It’s long been known that smoking greatly raises the risk for heart disease and stroke.
But in a new study, researchers found the first sign a smoker is developing cardiovascular problems also may be the last.
They found smokers were more likely than non-smokers to have a heart attack or stroke in middle age with no prior indication they had a cardiovascular disease – sometimes with fatal consequences.
Smokers also developed cardiovascular disease up to five years earlier than nonsmokers, which led to a significantly shorter lifespan, the research showed.
More than 34 million U.S. adults smoke cigarettes, despite decades of research showing smoking takes years off a person’s life by greatly raising the risk for a wide range of illnesses, including heart disease, stroke, and many cancers.
More than 480,000 U.S. adults die from smoking-related cardiovascular disease each year.
In the study, the team analyzed health data from 1948 to 2017 for 106,165 adults from nine studies of cardiovascular disease.
Participants – half men and half women – ranged in age from 20 to 79 and had no signs of cardiovascular disease at the beginning of the study period.
Researchers found among smokers of all ages, heart attacks were the most common first sign of heart disease. Among middle-aged and older adults who smoked, heart failure was second.
In younger adults who smoked, stroke was the second most common indication of cardiovascular disease.
The biggest gaps between smokers’ and nonsmokers’ risk for cardiovascular disease – especially of dying from a first-time event – occurred in middle age.
Men and women ages 40-59 who smoked had about a 10% higher risk of developing some type of cardiovascular disease than those who didn’t smoke.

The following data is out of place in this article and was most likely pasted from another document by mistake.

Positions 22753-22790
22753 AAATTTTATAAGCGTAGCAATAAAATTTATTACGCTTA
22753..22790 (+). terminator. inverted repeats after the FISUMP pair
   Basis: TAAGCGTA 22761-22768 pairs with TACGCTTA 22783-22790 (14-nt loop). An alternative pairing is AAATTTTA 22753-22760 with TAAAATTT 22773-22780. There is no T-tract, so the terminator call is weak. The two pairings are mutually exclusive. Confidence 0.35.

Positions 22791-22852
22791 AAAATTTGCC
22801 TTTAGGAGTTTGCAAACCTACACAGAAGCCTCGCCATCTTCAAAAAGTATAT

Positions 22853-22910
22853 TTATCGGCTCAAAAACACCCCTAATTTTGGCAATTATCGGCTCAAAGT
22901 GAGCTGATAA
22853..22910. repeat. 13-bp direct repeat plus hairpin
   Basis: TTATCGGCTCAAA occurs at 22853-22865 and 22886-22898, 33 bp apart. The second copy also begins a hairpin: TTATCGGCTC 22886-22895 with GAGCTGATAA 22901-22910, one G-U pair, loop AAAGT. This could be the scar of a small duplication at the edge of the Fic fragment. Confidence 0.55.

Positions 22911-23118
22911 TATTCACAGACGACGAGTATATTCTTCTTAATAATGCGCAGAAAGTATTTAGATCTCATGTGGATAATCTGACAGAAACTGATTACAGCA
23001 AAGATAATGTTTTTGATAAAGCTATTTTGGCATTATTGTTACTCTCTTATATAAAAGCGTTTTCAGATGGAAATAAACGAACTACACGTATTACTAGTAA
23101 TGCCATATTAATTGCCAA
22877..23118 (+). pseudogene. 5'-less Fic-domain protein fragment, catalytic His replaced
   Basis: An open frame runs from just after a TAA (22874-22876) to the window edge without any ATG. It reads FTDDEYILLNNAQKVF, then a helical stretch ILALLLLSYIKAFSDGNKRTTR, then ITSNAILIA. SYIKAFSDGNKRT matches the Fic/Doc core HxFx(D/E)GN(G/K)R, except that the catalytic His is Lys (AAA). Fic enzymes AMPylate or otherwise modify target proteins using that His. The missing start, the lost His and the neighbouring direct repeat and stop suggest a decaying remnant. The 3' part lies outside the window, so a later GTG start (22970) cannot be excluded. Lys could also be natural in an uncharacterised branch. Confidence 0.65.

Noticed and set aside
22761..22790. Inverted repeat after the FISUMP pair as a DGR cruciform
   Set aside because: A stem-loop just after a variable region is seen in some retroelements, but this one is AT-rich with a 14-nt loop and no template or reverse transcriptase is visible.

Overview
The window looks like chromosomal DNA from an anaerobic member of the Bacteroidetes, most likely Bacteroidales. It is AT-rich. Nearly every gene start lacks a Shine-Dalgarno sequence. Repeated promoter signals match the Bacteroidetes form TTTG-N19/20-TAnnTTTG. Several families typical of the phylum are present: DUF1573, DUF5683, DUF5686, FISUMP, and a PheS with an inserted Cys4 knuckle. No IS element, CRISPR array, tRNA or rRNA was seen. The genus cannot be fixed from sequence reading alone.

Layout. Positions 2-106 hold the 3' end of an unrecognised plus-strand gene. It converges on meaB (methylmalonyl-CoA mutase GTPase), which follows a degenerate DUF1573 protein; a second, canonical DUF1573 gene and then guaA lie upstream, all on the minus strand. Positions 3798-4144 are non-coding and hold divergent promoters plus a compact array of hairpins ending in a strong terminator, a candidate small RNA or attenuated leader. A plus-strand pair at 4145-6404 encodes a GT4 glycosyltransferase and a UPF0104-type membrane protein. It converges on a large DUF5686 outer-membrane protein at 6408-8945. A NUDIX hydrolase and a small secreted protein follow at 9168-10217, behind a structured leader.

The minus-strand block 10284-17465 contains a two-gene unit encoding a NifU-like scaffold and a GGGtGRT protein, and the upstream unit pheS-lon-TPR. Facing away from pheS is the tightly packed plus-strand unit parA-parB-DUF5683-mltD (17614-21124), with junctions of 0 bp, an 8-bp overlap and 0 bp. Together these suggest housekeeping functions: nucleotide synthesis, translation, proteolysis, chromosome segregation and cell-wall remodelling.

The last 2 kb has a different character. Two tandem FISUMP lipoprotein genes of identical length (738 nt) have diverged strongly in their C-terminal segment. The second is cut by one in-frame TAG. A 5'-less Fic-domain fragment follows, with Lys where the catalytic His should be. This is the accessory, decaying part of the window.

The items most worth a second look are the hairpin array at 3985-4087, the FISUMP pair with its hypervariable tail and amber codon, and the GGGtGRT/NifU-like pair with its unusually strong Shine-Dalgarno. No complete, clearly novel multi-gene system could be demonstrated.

Men in this age group who smoked were 1.5 times more likely to die from that first-time event and women who smoked were nearly twice as likely to do so compared to their nonsmoking peers.
Among younger adults – those under 40 – researchers found the risk for developing cardiovascular disease began increasing earlier in men who smoked than in women.
For those men, that risk began to grow after 10 years of follow-up, compared to 20 years into follow-up for women.
The findings show the cumulative harm smoking does to a person’s heart health over a lifetime – kick-starting the development of cardiovascular disease at an earlier age, adding increased risk for fatal events in middle age, and persisting into a person’s 80s, the researchers said.
They recommended all people who smoke speak with a health care provider to find the best way to quit to protect their health.
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The study is published in the Journal of the American Heart Association. One author of the study is Dr. Sadiya S. Khan.
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